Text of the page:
The Murmillo is a bifurcation piece. It slides on the diagonals like a bishop. It captures by colliding against any piece and then deviating to any of the two adjacent orthogonals (in the prolonged movement direction). Thus to capture, the Murmillo jumps directly to an enemy piece and lands on it, provided that any intermediate squares are empty. The Murmillo also captures by colliding with the margin. In this case there is only one capture direction available. The Murmillo's value is 3, that is, the same as bishop or knight (preliminary estimate). Other rules are the same as in standard chess, except for the possible promotion to Murmillo.
As it can capture by coordinating with another piece, the Murmillo is a highly cooperative piece, something which makes it interesting for the positional player. The structure on the board decides its possibilities. It becomes less dangerous in the endgame. The Murmillo's capacity to collide with the margin and make a capture, implies that it can check the enemy king positioned behind the pawns on the first rank. This is an important capacity. Murmillo Chess, and the new Murmillo piece, were invented by undersigned, September 2006.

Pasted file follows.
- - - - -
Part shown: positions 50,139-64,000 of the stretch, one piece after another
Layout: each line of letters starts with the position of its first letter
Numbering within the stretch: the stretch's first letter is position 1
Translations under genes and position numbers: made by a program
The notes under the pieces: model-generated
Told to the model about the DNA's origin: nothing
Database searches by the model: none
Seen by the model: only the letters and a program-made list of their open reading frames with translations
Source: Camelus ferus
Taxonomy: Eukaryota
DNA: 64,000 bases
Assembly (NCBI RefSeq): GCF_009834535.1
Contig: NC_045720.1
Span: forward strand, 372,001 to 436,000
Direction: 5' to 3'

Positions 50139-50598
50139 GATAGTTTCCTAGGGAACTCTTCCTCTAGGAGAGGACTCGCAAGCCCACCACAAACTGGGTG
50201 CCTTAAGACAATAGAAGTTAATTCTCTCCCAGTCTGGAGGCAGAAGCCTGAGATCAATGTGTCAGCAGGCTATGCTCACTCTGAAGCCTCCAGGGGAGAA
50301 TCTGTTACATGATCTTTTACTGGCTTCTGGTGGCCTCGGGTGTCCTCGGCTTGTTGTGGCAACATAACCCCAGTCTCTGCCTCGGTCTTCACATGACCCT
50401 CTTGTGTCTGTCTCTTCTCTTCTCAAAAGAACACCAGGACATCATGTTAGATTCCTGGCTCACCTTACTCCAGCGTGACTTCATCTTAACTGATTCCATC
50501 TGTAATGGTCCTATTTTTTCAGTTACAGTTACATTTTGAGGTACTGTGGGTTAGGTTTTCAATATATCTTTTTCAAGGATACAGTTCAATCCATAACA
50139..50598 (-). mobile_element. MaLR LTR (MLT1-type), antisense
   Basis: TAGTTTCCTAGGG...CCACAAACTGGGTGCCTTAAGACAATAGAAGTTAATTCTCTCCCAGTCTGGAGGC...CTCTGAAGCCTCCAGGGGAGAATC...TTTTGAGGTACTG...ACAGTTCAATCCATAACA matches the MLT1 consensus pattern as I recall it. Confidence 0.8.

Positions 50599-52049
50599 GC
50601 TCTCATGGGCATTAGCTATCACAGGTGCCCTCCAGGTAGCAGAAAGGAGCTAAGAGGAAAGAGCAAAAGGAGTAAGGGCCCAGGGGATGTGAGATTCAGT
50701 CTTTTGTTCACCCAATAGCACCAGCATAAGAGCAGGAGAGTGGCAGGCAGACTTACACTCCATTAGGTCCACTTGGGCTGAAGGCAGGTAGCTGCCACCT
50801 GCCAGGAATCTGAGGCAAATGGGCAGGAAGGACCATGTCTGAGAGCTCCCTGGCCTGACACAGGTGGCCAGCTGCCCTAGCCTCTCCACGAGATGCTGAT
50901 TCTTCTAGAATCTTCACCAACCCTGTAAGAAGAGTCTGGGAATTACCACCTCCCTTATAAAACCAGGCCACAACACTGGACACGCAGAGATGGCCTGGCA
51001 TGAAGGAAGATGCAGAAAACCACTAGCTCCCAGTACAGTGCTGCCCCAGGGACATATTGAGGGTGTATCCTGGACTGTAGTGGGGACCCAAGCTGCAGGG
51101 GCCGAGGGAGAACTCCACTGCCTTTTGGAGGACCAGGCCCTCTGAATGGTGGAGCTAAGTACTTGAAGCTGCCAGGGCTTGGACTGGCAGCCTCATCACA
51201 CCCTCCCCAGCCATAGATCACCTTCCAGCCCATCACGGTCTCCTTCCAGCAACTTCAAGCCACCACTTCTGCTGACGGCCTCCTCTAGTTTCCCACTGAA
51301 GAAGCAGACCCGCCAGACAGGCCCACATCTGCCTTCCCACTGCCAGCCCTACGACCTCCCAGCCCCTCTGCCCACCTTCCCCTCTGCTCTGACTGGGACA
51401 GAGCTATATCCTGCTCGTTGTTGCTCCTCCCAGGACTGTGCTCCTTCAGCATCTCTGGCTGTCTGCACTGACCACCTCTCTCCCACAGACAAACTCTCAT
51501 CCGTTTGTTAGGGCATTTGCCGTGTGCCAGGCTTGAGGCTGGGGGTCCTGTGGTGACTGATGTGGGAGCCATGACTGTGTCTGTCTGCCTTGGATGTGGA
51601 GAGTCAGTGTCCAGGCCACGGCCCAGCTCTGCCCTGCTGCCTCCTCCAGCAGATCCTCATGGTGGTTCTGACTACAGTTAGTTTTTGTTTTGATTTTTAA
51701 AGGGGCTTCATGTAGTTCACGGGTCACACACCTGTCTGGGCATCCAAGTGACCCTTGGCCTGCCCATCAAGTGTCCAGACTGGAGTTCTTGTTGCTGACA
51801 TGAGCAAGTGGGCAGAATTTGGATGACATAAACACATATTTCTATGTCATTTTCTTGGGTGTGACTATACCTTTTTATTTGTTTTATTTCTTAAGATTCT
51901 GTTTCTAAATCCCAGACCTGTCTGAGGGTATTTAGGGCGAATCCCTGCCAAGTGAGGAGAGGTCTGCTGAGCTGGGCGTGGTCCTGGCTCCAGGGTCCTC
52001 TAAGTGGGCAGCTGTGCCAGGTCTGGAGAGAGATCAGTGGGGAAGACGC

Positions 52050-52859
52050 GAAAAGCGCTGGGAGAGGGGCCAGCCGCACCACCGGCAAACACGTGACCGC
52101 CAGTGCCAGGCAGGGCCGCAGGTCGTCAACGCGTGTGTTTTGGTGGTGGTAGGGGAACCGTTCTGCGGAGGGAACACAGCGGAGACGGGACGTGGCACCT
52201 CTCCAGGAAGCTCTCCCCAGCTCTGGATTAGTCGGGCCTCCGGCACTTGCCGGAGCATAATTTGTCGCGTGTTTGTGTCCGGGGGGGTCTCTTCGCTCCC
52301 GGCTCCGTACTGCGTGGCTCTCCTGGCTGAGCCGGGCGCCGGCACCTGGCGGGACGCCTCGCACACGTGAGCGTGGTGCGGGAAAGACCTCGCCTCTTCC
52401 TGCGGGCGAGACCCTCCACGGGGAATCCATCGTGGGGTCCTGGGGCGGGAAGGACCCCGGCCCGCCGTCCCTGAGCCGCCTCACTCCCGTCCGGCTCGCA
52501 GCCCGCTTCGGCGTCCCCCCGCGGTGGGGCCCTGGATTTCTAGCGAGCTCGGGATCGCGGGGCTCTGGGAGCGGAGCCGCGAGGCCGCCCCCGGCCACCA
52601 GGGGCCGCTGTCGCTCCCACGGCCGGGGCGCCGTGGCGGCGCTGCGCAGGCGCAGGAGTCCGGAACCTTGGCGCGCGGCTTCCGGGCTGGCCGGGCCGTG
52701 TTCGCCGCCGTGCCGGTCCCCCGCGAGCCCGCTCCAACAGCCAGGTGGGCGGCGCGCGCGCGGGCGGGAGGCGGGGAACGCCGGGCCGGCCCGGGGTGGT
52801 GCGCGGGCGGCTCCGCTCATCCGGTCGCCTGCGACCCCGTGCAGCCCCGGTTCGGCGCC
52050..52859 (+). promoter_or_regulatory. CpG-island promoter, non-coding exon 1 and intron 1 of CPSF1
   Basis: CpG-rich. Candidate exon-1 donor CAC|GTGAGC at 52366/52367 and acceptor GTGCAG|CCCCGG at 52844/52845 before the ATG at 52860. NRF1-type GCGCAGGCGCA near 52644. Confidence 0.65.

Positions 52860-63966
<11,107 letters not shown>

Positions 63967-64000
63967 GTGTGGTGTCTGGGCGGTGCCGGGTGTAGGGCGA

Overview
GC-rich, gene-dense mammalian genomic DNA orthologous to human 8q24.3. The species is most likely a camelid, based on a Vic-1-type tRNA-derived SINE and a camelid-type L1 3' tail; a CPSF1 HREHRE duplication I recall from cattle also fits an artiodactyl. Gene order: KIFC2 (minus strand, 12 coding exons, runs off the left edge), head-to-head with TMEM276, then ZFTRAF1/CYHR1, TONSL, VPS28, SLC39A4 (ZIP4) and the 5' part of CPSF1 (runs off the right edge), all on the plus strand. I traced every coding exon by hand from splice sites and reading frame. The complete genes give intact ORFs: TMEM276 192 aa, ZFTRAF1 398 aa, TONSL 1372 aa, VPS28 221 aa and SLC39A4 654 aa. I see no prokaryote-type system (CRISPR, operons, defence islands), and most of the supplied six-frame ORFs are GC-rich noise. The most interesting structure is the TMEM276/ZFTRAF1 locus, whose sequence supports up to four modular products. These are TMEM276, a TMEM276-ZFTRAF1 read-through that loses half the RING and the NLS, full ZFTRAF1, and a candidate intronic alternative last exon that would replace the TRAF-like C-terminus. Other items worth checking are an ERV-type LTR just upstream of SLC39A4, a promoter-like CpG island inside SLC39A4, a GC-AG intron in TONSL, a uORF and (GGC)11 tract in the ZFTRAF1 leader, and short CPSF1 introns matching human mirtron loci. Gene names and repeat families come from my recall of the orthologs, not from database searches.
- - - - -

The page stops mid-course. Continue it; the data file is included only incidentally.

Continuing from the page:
The murmillo ("fish man") was a type of gladiator in ancient Rome, armoured in Gallic style. He wore a helmet decorated with a fish symbol. The murmillo also wore a short sword (gladius), a shoulder guard (galerus), leg guards (ocrea), and a round shield. He was often pitted against the retiarius, or "net man", gladiator.
The Murmillo can move in two legs, the first is a bishop slide and the second is an orthogonal collision-capture, which is optional (red = capture).
The Murmillo's capture principle. The screens, that are used for colliding, occur anywhere on the first leg.
• You can download my free Murmillo Chess program here (updated 2007-10-03), but you must own the software Zillions of Games to be able to run it (I recommend the download version).
• Don't miss my other chess variants.
© M. Winther (September 2006).